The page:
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310 acres added to Delaware State Forest

August 13, 2012

The Trust for Public Land has permanently protected 310 acres of forest in Blooming Grove Township, Pike County. The property was transferred to the Bureau of Forestry as an addition to the 80,267-acre Delaware State Forest.

Funding for the $1.2 million acquisition was provided by the Pennsylvania Department of Conservation and Natural Resources (DCNR) through the Community Conservation Partnerships Program and a grant from the Pike County Scenic Rural Character Preservation Program. The Trust for Public Land assisted Pike County and local partners in passing a $10 million open space bond in 2005.

“Our priorities when it comes to adding land to our system is to provide buffers to our existing lands; expand trails, which we know is the number one priority of our residents; and protect habitat and resources such as water quality,” said DCNR Secretary Richard Allan. “The conservation of this land meets all of those goals.”

Allan added that open space protection and trail expansion are priorities in the Pocono Forest and Water Conservation Landscape effort to bring many partners together to tie economic vitality to natural resource protection.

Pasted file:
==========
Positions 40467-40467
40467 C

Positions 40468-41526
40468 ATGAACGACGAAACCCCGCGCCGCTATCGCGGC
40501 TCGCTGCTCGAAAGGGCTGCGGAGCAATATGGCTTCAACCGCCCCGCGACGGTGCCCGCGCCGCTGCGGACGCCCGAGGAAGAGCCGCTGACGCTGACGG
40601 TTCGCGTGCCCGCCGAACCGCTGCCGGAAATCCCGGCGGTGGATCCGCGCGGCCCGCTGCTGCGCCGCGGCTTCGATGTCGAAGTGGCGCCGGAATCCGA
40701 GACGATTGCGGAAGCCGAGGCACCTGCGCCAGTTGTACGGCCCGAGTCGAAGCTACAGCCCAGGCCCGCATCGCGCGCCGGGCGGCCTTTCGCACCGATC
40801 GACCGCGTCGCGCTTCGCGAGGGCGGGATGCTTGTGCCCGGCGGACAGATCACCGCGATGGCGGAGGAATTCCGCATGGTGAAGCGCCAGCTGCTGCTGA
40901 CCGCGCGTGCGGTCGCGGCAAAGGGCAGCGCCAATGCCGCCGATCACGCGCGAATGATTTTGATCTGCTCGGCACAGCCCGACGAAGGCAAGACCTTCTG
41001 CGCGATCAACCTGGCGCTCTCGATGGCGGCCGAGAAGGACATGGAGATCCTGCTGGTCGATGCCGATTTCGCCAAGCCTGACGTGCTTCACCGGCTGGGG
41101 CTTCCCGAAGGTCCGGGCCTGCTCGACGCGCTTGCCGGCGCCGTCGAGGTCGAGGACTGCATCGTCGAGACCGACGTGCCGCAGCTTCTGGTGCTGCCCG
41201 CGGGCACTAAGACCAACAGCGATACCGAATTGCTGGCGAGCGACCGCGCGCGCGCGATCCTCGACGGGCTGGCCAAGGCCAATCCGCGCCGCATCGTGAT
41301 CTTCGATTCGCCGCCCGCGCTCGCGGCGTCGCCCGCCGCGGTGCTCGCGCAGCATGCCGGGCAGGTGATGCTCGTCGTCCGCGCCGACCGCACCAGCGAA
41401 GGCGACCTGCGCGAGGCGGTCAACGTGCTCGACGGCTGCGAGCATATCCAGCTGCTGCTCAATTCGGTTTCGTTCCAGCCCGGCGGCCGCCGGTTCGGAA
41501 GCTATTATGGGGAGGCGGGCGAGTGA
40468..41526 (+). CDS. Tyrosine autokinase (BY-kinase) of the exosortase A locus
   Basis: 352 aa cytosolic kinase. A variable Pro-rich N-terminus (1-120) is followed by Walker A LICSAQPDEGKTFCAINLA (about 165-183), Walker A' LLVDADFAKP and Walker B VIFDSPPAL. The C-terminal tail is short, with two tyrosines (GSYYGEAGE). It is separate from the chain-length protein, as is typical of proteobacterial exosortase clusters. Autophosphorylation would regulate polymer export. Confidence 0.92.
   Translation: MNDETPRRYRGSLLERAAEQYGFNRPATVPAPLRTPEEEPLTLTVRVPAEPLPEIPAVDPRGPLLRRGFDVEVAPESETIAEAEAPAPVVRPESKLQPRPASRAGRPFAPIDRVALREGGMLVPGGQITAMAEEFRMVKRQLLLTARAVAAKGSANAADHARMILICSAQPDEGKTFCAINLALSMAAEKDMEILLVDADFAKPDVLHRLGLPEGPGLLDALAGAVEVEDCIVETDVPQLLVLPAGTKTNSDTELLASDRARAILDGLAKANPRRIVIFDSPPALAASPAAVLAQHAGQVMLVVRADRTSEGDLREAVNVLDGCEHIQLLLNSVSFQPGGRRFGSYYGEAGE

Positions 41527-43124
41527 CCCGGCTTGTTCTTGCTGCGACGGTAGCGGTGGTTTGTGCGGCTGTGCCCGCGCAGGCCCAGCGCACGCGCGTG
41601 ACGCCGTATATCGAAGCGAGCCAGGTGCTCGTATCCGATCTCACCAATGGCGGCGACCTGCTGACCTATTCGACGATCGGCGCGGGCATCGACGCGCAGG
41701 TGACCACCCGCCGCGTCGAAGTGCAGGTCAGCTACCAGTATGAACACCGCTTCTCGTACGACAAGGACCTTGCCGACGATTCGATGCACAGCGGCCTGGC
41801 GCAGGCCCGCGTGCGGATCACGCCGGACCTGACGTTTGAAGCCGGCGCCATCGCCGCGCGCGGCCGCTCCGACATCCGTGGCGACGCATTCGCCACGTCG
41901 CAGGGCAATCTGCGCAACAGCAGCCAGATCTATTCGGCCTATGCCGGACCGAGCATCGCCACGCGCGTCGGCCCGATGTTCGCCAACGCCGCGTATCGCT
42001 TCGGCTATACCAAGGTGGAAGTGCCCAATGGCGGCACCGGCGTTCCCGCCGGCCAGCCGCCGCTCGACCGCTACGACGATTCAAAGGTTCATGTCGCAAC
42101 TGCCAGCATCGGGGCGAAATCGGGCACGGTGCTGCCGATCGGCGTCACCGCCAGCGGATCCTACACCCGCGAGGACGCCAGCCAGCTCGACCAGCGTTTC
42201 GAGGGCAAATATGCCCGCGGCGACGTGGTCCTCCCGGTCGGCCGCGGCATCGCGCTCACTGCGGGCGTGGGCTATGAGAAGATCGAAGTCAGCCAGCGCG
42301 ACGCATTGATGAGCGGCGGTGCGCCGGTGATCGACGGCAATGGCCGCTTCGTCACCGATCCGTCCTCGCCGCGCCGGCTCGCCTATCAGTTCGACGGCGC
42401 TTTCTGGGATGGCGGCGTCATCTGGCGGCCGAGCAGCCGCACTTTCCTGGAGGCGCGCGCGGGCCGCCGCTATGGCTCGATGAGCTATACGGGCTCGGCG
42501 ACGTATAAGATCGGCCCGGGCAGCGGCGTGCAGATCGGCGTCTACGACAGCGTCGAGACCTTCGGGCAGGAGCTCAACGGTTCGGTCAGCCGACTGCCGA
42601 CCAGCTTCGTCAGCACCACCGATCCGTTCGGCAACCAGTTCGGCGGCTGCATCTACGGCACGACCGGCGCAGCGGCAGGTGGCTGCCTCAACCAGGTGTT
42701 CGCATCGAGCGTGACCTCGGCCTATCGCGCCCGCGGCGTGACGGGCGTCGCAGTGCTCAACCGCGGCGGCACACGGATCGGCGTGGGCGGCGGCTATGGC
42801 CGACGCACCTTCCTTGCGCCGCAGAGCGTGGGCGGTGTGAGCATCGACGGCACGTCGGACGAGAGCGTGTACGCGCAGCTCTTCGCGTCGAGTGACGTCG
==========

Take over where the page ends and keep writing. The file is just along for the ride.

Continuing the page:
Surrounded by state forest on two sides, the newly acquired property will expand the Blooming Grove 4-H Hiking Trail. Located adjacent to the property, the hiking trail is a seven-mile trail system developed by Pike County 4-H Club members in coordination with the Bureau of Forestry.

The property will also buffer the White Deer Lake section of the state forest, protecting water quality. Visitors to White Deer Lake can launch boats, fish for bass and panfish, hike, mountain bike and horseback ride on the property.

“The Trust for Public Land is pleased to have partnered with Pike County and DCNR to add this property to the Delaware State Forest,” said Anthony Cucchi, Pennsylvania state director for The Trust for Public Land. “Now that the property will be actively managed by the Bureau of Forestry, the contiguous forest will enhance the local tourism economy, conserve natural resources and protect Pike County’s rural character.”

Renowned for its remote glacial lakes and bogs rich with plants, wildlife and scenic beauty, the forest derives its name from the nearby Delaware River. With frontage along routes 6 and 402, the 310-acre property was a high acquisition priority for the Delaware State Forest, which attracts millions of visitors annually from the New York and Philadelphia metropolitan areas, each located two hours away.